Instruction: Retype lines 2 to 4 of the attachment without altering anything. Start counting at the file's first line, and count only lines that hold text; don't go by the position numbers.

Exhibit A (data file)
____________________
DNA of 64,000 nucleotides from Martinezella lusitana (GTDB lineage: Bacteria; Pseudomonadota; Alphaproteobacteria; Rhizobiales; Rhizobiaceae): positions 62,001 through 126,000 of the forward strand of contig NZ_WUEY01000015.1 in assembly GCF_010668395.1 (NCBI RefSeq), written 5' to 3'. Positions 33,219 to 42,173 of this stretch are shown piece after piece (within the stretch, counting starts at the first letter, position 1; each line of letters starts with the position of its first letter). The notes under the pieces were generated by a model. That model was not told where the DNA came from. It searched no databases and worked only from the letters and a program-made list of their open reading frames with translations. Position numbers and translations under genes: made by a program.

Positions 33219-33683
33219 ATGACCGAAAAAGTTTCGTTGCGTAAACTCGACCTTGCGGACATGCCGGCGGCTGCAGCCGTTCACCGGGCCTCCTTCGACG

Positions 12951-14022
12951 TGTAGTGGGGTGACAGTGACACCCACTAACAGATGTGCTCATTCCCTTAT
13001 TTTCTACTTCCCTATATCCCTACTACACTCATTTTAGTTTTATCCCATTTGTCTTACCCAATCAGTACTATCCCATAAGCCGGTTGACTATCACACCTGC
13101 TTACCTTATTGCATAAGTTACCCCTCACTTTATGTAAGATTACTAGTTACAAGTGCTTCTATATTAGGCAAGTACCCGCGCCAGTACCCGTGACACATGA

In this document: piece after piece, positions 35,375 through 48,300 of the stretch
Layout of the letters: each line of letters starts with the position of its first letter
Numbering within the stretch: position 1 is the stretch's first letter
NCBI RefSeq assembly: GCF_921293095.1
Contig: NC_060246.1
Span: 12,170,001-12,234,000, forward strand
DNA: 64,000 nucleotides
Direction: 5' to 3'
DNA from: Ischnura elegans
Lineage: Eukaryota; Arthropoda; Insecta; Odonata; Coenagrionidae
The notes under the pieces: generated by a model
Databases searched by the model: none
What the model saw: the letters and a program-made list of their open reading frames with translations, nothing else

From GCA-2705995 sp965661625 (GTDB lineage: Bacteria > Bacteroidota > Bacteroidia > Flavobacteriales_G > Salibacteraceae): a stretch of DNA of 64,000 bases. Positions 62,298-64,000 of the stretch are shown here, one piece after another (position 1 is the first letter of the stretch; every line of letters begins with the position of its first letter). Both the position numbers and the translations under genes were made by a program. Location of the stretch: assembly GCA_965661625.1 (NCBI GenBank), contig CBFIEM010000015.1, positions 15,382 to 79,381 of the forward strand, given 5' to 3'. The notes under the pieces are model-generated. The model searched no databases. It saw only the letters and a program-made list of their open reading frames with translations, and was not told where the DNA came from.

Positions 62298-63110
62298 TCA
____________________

Positions 33219-33683
33219 ATGACCGAAAAAGTTTCGTTGCGTAAACTCGACCTTGCGGACATGCCGGCGGCTGCAGCCGTTCACCGGGCCTCCTTCGACG

Positions 12951-14022